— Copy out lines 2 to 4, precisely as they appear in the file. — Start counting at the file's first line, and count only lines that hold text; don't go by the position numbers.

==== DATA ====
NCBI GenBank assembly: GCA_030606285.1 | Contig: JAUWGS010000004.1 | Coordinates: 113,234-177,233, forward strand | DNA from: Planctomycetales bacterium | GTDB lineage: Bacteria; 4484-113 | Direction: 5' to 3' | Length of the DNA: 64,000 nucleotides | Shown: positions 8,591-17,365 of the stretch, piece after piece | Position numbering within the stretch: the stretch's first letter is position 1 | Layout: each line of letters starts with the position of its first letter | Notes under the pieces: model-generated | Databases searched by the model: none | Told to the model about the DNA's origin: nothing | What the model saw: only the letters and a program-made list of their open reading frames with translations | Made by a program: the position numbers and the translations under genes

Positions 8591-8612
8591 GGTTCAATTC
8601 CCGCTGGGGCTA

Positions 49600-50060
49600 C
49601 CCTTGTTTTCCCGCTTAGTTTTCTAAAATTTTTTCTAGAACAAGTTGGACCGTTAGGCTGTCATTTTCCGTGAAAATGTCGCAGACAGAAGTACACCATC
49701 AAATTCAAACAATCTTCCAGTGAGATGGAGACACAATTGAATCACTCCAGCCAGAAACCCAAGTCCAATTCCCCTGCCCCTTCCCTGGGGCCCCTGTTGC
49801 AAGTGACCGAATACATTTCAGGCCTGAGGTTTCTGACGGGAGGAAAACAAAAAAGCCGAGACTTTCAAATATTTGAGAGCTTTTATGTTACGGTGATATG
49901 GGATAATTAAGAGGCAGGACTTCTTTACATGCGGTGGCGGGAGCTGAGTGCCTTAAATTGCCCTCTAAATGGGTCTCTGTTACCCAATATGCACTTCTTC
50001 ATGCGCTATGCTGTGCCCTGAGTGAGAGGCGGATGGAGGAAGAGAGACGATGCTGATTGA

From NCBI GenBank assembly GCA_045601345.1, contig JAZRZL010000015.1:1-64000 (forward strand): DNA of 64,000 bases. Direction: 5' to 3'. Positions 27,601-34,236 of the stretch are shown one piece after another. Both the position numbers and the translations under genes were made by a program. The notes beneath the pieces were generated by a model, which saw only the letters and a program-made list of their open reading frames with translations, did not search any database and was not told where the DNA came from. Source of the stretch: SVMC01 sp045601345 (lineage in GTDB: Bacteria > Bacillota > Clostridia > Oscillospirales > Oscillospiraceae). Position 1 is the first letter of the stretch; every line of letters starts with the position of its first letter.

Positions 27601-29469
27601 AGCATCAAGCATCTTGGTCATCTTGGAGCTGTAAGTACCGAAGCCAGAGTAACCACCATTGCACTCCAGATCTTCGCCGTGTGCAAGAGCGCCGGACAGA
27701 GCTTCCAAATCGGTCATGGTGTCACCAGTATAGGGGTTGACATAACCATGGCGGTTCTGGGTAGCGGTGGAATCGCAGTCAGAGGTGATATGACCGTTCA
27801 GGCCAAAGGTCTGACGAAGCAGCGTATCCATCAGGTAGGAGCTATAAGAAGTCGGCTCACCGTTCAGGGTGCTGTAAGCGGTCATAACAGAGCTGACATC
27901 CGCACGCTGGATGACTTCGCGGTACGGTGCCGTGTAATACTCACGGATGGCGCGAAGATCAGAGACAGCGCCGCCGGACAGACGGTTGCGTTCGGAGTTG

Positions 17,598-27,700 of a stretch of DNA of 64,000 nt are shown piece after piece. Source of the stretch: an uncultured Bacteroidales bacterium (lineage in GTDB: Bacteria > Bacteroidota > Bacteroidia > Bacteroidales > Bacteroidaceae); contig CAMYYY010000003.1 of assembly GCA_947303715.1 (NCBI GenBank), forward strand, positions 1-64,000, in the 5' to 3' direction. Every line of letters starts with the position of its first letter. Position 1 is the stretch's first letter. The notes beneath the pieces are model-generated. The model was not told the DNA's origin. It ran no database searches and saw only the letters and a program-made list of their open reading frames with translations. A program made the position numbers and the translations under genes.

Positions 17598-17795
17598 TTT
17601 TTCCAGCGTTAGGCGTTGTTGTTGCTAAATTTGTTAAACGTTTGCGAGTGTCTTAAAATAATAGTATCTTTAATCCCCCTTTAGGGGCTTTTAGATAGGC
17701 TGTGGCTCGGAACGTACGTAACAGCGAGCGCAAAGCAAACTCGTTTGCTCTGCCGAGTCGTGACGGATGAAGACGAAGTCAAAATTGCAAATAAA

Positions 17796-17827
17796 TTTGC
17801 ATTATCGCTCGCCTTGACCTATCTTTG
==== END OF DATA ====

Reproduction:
Positions 8591-8612
8591 GGTTCAATTC
8601 CCGCTGGGGCTA